Music Ke$ha’s Warrior adds to the country’s cultural poison | Arsenio Orteza
One of the stranger repercussions of the Dec. 14 shooting at Sandy Hook Elementary School in Newtown, Conn., was the temporary removal of the pop singer Ke$ha’s latest chart-topping single from radio playlists.
What’s strange is not that the song was removed. Its title is “Die Young,” after all. And although the lyrics have nothing to do with kindergartners or murder, the repeating titular refrain could have caused inadvertent pain at an uncommonly sensitive time.
What is strange is that it took the massacre of 20 children and eight adults, one of whom was the shooter Adam Lanza, for radio programmers to wonder whether repeated exposure to such a song might have deleterious effects on listeners or at least on the culture in which those listeners live, move, and have their being.
Relentlessly catchy and sung from the point of view of a hard-partying young woman whose lust and willingness to indulge it know no bounds, “Die Young” functions as propaganda for carpe diem hedonism at its most meaningless. And meaninglessness was certainly at least part of what Lanza was experiencing on the last day of his life.
A gleeful nihilism pervades the album on which “Die Young” appears. It’s called Warrior (RCA) but could just as easily have been called Copulate, Drink, and Be Merry. Like the electro-pop to which they’re set, the lyrics are often meretriciously perfervid. “Dirty Love” even finds Ke$ha and the godfather of punk, Iggy Pop, exchanging sexual single entendres over a 40-year age chasm. Listeners merely wanting a summary, however, need go no further than “Crazy Kids,” wherein Ke$ha avers that “We don’t give a [expletive deleted] / ’cause that’s just who we are.”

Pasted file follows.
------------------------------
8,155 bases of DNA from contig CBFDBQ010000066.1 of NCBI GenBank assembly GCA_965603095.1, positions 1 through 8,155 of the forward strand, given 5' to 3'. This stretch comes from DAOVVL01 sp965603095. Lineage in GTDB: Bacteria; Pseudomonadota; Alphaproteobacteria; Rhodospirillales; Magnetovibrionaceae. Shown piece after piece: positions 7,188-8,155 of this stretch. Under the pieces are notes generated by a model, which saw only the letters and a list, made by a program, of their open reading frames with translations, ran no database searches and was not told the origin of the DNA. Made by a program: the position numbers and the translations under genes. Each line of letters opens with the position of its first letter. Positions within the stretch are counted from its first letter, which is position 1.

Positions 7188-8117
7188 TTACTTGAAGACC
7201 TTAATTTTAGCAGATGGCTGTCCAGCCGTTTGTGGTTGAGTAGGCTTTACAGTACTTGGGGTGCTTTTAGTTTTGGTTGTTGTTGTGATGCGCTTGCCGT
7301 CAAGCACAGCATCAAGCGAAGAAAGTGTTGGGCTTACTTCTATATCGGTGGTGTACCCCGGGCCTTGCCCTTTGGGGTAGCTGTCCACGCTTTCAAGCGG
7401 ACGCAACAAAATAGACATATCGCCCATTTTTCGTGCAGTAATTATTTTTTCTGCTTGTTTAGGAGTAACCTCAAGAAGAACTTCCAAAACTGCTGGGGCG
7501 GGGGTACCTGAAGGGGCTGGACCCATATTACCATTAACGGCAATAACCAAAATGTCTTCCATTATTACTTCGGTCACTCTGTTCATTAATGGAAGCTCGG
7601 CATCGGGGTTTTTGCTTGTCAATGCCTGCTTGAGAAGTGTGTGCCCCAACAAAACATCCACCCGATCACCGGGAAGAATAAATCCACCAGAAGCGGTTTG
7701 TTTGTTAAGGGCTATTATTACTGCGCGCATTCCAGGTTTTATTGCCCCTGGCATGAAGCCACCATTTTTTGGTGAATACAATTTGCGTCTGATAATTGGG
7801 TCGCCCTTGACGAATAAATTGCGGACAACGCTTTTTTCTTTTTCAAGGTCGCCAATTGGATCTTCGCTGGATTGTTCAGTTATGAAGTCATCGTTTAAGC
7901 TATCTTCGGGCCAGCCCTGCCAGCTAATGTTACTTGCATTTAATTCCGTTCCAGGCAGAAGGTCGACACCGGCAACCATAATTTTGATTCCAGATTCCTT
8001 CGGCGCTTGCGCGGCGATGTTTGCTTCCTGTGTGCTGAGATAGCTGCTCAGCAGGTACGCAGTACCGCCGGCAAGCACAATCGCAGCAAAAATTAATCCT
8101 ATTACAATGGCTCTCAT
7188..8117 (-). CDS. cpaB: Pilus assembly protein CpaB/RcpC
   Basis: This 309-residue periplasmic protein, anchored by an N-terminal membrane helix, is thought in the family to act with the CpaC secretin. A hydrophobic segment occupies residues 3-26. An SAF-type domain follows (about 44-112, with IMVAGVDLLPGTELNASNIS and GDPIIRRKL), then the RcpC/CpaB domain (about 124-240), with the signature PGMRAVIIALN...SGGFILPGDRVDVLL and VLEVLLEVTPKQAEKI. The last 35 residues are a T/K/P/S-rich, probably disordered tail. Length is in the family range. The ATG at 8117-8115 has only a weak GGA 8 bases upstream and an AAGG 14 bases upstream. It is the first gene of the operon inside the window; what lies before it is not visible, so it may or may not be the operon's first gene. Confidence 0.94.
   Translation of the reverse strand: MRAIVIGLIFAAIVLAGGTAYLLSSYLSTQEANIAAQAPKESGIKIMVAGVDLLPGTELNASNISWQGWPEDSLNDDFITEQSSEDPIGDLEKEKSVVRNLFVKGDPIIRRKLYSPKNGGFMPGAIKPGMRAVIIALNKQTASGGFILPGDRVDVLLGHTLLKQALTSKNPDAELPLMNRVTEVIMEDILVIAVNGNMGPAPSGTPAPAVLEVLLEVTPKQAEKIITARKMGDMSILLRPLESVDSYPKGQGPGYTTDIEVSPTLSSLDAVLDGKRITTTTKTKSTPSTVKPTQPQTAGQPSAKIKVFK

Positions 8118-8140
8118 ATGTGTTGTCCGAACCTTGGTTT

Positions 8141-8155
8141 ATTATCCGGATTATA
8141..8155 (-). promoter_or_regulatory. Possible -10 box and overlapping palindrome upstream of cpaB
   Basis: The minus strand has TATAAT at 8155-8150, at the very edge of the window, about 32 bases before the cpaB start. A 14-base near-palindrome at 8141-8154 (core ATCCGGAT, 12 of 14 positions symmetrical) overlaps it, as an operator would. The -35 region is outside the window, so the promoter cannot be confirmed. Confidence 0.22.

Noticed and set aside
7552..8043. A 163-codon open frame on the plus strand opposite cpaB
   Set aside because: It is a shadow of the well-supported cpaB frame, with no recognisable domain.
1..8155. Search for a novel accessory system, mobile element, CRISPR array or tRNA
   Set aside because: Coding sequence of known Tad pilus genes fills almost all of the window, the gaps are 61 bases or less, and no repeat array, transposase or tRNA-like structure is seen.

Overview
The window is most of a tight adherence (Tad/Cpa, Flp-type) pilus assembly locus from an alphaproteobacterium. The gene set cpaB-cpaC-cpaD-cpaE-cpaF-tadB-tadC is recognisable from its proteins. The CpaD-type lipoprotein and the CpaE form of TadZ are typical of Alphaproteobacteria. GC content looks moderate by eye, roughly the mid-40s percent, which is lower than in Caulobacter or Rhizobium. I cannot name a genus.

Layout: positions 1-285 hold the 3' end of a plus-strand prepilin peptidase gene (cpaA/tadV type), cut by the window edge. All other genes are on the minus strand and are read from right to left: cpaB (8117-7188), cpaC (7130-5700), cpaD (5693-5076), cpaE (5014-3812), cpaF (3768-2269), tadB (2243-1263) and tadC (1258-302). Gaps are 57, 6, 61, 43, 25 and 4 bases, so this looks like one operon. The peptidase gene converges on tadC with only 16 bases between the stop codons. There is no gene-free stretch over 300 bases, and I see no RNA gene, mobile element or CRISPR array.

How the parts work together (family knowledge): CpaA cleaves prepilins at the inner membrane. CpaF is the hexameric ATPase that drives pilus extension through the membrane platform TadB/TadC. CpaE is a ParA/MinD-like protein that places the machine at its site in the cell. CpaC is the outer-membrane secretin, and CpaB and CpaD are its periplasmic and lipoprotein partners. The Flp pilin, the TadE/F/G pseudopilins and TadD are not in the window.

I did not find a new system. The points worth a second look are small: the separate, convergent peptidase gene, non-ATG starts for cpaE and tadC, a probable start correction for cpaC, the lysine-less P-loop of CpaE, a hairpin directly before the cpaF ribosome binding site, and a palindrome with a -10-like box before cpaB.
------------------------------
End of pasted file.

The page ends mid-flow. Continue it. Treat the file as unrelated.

Lanza obviously didn’t give a [expletive deleted] either. And although he may have never heard one note of Warrior, he couldn’t have helped inhaling similarly toxic cultural stimulants during his 20-plus years in the public and semi-public education system. It wasn’t until he was in high school that his mother realized he’d have been better off taught at home.
By all accounts, Lanza was quite intelligent. Intelligent people get depressed when subjected to pedagogical nonsense. That his mother was his first victim last December suggests less that her decision to homeschool him was wrong than that it may have been too little too late.
As for Ke$ha, she too has marinated in cultural poison. Only 10 years old when Bill Clinton’s lying about Monica Lewinsky became acceptable because “everybody lies about sex,” she couldn’t have helped absorbing the idea that getting caught is the worst mistake anyone can make and that maxing out one’s sensual potential is an admirable goal. How else to explain Warrior’s Edna St. Vincent Millay–worthy exaltation of burning one’s sensuous candle at both ends?
Speaking of Millay, 2012 marked the centennial of her poem “Renascence,” which ends, “he whose soul is flat—the sky / Will cave in on him by and by.”
Some perspective: On Aug. 1, 1966, the ex-marine Charles Whitman went on a shooting spree in Austin, Texas, that left 14 dead. Like Lanza, Whitman began by shooting his mother (and then his wife) and ended by committing suicide. Yet there’s no evidence that radio stations scrubbed Napoleon XIV’s then-popular novelty song about being carted off to the looney bin, “They’re Coming to Take Me Away,” from their playlists.
By the rules of 21st-century sensitivity, they should’ve. Whitman was probably insane. Lanza may have been too.
But it’s the flatness of our souls that’s the bigger problem.
Copyright © 2013 God’s World Publications, Feb. 9, 2013, Vol. 28, No. 3